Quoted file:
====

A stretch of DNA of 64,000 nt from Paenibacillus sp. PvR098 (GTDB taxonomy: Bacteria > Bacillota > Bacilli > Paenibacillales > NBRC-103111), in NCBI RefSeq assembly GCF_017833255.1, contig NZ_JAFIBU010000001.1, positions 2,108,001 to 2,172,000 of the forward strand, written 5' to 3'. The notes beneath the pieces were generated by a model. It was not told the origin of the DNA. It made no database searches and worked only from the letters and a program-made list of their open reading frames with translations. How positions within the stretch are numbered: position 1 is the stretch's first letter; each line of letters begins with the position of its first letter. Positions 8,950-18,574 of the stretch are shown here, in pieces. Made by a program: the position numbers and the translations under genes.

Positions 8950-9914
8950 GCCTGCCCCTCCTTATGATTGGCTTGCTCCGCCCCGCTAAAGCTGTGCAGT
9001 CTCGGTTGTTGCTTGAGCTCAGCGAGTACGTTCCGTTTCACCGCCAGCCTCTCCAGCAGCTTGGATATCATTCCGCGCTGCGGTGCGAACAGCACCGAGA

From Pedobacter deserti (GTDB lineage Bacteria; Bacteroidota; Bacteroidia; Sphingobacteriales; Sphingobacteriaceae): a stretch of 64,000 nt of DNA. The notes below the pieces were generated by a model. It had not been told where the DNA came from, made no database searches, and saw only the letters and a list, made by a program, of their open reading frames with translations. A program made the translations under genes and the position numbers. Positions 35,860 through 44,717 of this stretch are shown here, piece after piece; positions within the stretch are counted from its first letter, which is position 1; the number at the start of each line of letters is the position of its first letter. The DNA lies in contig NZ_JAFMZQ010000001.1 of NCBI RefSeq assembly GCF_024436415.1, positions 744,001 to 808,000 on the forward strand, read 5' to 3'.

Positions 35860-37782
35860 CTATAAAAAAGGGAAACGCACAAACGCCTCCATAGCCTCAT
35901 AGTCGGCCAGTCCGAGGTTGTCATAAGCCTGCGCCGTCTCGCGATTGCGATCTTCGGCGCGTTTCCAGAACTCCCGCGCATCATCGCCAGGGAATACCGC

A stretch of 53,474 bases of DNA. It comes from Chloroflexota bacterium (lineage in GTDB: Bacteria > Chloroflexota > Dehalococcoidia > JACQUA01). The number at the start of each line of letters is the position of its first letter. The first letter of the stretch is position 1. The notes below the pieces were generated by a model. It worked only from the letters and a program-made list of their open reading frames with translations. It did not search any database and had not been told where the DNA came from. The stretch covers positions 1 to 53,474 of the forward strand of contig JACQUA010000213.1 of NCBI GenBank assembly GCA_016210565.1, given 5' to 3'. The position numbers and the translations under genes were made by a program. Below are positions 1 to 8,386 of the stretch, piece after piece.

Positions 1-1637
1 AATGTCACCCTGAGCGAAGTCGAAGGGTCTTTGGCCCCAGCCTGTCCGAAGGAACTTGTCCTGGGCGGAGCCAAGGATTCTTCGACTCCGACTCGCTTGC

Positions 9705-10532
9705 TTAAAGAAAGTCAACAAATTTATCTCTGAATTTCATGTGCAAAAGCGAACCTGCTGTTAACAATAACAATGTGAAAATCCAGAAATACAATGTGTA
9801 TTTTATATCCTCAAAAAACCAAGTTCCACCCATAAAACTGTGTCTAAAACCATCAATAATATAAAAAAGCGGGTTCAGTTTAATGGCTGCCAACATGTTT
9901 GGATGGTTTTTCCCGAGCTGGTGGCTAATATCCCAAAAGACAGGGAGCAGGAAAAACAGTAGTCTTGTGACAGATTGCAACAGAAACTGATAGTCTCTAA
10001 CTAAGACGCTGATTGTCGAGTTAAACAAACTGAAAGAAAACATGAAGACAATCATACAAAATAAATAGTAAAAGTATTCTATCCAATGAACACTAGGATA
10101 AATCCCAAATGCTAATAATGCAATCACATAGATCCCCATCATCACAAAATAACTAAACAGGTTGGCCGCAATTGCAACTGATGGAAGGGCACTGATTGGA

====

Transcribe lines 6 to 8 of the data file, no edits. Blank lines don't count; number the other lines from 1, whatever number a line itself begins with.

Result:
Positions 35860-37782
35860 CTATAAAAAAGGGAAACGCACAAACGCCTCCATAGCCTCAT
35901 AGTCGGCCAGTCCGAGGTTGTCATAAGCCTGCGCCGTCTCGCGATTGCGATCTTCGGCGCGTTTCCAGAACTCCCGCGCATCATCGCCAGGGAATACCGC